Myth: The value that is assessed by the appraiser must be equivalent to the market value.
Reality: It could be that Georgia, like most states, supports the suggestion that the assessed value equates to the market value; however, this is not often the case.
At times when interior remodeling has occurred and the assessor is not aware of the improvement or properties in the neighborhood have not been reassessed for quite some time, it may vary widely.
Myth: The buyer or the seller sometimes may have an influence in the cost of the house depending upon for whom the appraiser is working.
Reality: There is no real interest on the part of the appraiser in the result of the appraisal, therefore he will complete his work with impartiality and independence, despite of for whom the appraisal is written.
Myth: Market value will be the same as replacement cost.
Reality: Market value is arrived at through what a willing buyer would be interested in paying a willing seller for a particular house, with neither being under pressure to buy or sell.
If the property were reconstructed, the dollar amount needed to do so would make up the replacement cost.
Myth: Appraisers use a formula, such as a certain price per square foot, to come to the value of a home.
Reality: Appraisers make a comprehensive analysis of all factors pertaining to the value of a home, including its location, condition, size, proximity to facilities and recent sale prices of comparable houses.
Myth: When the economy is on the rise and the sales prices of houses are reported to be rising by a certain percentage, the other houses in the area can be expected to rise based on that same percentage.
Reality: Any value an appraiser derives concerning a certain house is always personalized, based on certain factors found from the data of comparable houses and other considerations within the house itself.
It makes no difference if the economy is robust or poor.
Myth: Just examining what the property looks like on its exterior gives an excellent idea of its value.
Reality: There are a multitude of different factors that determine the value of a house; these factors include area, condition, improvements, amenities, and market trends.
As you can see, none of these things can be derived simply by looking at the house from the outside.
Myth: Because consumers fund appraisals when applying for loans to purchase or refinance real estate, they own their appraisal.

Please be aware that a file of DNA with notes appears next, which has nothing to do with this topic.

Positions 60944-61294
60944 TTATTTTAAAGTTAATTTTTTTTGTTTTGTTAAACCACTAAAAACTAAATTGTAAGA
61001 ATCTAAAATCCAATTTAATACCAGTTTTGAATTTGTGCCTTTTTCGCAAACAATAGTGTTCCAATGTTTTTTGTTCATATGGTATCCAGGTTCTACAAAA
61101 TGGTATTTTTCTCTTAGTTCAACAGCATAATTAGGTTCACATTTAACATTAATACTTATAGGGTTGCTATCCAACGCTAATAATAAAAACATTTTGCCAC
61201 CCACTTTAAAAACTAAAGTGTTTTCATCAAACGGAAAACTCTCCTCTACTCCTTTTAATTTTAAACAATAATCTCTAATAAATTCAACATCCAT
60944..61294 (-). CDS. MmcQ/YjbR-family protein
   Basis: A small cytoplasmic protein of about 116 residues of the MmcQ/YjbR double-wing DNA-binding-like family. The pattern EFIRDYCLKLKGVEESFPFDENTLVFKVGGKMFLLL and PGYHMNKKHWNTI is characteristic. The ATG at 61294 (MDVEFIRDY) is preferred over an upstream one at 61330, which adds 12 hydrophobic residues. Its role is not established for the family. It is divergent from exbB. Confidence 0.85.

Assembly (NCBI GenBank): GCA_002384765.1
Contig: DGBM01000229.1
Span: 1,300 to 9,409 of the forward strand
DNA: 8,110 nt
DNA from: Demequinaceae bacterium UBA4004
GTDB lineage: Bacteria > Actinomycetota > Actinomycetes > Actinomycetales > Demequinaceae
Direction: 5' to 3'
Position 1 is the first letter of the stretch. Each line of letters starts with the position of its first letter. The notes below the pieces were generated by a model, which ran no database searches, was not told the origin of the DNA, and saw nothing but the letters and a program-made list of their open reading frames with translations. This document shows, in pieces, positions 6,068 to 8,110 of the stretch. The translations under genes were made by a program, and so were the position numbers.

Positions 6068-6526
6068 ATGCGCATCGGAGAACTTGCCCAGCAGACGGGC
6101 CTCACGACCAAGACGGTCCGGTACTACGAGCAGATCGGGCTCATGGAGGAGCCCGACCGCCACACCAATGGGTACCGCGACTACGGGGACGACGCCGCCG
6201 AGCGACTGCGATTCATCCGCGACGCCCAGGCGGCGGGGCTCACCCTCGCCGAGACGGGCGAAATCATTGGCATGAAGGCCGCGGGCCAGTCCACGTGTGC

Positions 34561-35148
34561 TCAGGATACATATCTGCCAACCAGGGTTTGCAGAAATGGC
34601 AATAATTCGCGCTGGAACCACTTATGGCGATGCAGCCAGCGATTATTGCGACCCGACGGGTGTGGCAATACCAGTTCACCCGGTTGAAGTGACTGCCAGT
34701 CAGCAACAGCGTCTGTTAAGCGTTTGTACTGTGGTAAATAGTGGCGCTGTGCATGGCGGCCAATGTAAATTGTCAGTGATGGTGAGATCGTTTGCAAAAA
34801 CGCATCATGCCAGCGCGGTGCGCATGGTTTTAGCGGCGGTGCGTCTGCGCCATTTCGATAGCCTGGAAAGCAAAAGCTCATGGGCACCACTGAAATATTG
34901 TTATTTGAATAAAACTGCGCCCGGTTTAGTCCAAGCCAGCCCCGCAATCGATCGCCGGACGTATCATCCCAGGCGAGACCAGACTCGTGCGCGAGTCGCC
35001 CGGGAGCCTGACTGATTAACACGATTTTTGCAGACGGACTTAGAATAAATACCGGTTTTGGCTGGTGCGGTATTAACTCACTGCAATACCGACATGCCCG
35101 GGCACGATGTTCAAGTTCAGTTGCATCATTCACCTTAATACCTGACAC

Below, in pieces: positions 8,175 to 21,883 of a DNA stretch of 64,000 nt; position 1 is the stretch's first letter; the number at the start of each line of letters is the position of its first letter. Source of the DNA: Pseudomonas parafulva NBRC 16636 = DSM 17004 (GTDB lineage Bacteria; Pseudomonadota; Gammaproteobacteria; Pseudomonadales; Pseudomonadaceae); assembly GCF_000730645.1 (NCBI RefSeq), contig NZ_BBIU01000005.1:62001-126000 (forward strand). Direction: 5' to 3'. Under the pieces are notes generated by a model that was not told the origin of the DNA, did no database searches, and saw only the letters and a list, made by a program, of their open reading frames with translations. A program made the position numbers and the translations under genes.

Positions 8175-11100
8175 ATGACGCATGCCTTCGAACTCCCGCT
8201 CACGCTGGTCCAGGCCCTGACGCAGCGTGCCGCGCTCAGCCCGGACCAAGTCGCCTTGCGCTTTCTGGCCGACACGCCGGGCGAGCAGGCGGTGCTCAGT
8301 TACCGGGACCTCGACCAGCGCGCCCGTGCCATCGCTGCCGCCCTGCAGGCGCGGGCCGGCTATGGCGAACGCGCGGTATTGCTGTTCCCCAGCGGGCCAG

Reality: The report is, in fact, legally owned by the lending company - unless the lender "relinquishes its interest" in the report.
Home buyers have to be provided with a version of the document through request due to the Equal Credit Opportunity Act.
Myth: There's no need for home buyers to even concern themselves with what the report contains so long as their lending agency is satisfied.
Reality: Only when consumers read a copy of their report can they verify its accuracy and know if they should ask questions. Remember, this is probably the most expensive and important investment a consumer will ever make.
An report can serve as a record for the future, as it contains an incredible amount of data - including, but not limited to the legal and physical description of the property, square footage measurements, list of comparable properties in the neighborhood, neighborhood description and a narrative of current real-estate activity and/or market trends in the vicinity.
Myth: There is no reason to hire an appraiser unless you are trying to get an assessment of the value of a property during a sales transaction involving a lending agency.
Reality: Depending upon their qualifications and designations, appraisers can and will perform a variety of different services, including advice for estate planning, dispute resolution, zoning and tax assessment review and cost/benefit analysis.
Myth: A property inspection serves the same purpose as an appraisal.
Reality: A home inspection has a completely different purpose than an appraisal.
The reason behind an appraisal report is to arrive at an opinion of market value during the appraisal process and the production of the appraisal.
House inspectors will write a report that will determine the condition of the home and its major components and possible damage.